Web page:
Experiment with your camera, part 2

Play with camera settings at night
By T Martin

Last month’s article on using manual camera settings to experiment with available light photography ended with an outdoor night photo of John Mull. This month continues the available light story with more night photography tips. Get your tripod, and make sure your camera has fresh batteries!

Beginning last August, I got myself on a night photography kick and just started taking the camera out at night to try something different or new. A party (social) photographer for years, I became very used to flash photography, since it is generally the quickest way to get images at high activity events like parties. However, I’ve always been impressed by the natural look of portraits, landscapes, skyscapes and even garden photos.

Most people with a half-decent camera in possession have taken one or two truly stunning sunrise or sunset photos. My first real experience with night photography was the sunset. I used a fully manual Minolta [model] without a tripod. Fortunately, sunrise and sunset photos provide enough light to merit passing up a tripod. However, only recently – thanks to updated equipment – have I been encouraged to return to a slower paced kind of photography… the kind that requires patience and an understanding of your gear.

Sunset at Franklinville-Eagles Plaza

Using the Minolta Dimage 7, this photo was taken as part of a self-assignment with my brother Brian and sister Patience. I used 1/500 at f/2.8 to achieve just the right amounts of light and color. The camera’s ISO was set at 200. The assignment was part of my “testing” phase for the camera.

Sunrise at Clemente Middle School

Again using the Dimage 7, I captured this photo with 1/90 at f/3.5. I had to get up early and hurry to work to catch the sunrise from the third-story, east-facing window. I used ISO 100 to slow things a few stops. This photo was taken in December of 2001, shortly after I purchased the camera.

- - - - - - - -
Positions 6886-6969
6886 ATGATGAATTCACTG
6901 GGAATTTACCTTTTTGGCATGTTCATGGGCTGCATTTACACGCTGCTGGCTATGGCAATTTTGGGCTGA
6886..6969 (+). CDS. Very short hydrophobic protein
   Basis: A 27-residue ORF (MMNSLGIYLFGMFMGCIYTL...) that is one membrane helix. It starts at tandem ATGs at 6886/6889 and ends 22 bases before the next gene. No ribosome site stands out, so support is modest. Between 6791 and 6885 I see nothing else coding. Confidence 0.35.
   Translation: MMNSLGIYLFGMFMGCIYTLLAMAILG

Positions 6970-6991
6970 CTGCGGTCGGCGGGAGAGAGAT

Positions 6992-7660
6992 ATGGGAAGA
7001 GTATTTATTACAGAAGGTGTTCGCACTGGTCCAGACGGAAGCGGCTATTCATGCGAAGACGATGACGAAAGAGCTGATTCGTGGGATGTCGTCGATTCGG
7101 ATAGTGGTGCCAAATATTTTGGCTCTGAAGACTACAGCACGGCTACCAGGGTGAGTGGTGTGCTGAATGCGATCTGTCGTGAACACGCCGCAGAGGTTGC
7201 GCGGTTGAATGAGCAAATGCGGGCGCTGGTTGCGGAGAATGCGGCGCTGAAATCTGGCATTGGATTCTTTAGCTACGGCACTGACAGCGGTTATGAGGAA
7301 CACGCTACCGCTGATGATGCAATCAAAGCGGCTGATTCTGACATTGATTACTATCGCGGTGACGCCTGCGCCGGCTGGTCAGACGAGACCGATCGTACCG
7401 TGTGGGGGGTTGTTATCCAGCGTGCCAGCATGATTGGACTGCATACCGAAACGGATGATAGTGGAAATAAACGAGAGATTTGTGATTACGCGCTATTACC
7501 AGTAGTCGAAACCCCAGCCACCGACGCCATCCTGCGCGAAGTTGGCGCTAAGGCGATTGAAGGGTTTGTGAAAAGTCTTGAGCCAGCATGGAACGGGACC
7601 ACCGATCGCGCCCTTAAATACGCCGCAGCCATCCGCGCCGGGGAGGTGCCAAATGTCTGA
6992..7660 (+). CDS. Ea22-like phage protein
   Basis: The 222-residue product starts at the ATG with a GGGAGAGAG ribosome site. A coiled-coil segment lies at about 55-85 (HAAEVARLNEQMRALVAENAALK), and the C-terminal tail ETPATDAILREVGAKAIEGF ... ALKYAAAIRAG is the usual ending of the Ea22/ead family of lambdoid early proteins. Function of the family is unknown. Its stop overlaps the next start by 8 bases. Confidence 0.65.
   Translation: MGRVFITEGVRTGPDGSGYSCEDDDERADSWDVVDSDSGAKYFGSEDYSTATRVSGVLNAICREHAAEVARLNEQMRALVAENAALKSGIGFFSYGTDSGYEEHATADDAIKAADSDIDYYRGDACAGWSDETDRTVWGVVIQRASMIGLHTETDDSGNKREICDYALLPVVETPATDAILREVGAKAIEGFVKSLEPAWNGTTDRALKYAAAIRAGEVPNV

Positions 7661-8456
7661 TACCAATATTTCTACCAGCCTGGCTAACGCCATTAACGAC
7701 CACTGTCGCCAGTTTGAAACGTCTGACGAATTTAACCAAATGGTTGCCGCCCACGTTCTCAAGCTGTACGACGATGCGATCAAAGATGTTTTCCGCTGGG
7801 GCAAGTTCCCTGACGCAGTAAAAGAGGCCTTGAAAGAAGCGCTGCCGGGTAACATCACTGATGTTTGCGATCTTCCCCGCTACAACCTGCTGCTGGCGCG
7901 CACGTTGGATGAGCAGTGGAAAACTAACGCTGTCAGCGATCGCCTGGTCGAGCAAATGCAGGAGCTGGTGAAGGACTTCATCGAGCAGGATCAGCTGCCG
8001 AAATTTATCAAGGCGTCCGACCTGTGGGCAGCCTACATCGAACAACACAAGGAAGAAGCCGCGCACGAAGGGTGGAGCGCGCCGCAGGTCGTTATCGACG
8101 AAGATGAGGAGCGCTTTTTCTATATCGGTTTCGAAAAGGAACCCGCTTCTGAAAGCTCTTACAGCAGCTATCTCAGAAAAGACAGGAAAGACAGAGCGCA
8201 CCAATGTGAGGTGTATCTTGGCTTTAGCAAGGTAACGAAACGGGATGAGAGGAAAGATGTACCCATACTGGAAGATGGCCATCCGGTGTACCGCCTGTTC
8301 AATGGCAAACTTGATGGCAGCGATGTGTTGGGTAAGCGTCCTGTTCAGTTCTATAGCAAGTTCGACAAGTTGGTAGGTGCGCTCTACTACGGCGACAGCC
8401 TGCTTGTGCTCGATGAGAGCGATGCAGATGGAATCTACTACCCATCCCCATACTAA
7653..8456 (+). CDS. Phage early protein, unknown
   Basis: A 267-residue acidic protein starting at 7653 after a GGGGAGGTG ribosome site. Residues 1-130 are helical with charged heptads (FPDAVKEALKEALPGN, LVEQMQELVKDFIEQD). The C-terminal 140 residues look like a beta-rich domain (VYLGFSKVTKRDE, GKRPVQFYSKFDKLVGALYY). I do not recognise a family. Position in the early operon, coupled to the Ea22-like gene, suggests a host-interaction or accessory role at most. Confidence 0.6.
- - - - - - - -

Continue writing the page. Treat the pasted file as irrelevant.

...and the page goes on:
Photographing people at night requires extreme patience. The human body, namely a live one, is not designed to stand or sit perfectly still for extended periods of time. To capture a figure indoors in low light, the subject must hold very still during the exposure, which cannot be too long to avoid “washout” in the photo. Photographing people outdoors at night is even more particular! I’ve found that the best way to prepare to photograph people at night is to practice on inanimate objects first.

Though my return to night photography began with my brother Gregory and a cousin on the front steps of my house, I quickly turned my attention to the cars, signs, and the street itself. Before the night was over, I would walk with my brother to my workplace just a few blocks away to photograph the building. One co-worker jokingly described the results of that first shoot as “accidental” – (“When you tripped and the camera snapped the picture…”).

While I had shot photos in low light long before this experiment, it was still as if I were shooting night photography for the first time, and I spent a great deal of time composing and recomposing various images that night. I paid more attention to detail than I had been of late. The truth is, I couldn’t afford any accidents with the new equipment! (The remaining images displayed in this article were taken with the Nikon D100 using a 28-200mm f/3.5-5.6D zoom lens.)

28mm, 12 seconds at f/11 and ISO 400

To have some real fun that night, I called my sister Patience (I told you night photos require this.) whose photography course at Community College of Philadelphia had taken her through a number of similar situations. She had been shooting everything I had long since gotten away from – from still life to night photos to available light portraits – and her images are great! I needed her guidance! So out she came, camera and tripod in hand, and we proceeded to the nearest avenue for some night photo practice. I welcomed the opportunity to continue our gag competition – film vs. digital, perhaps a topic for a future article, if any readers are interested.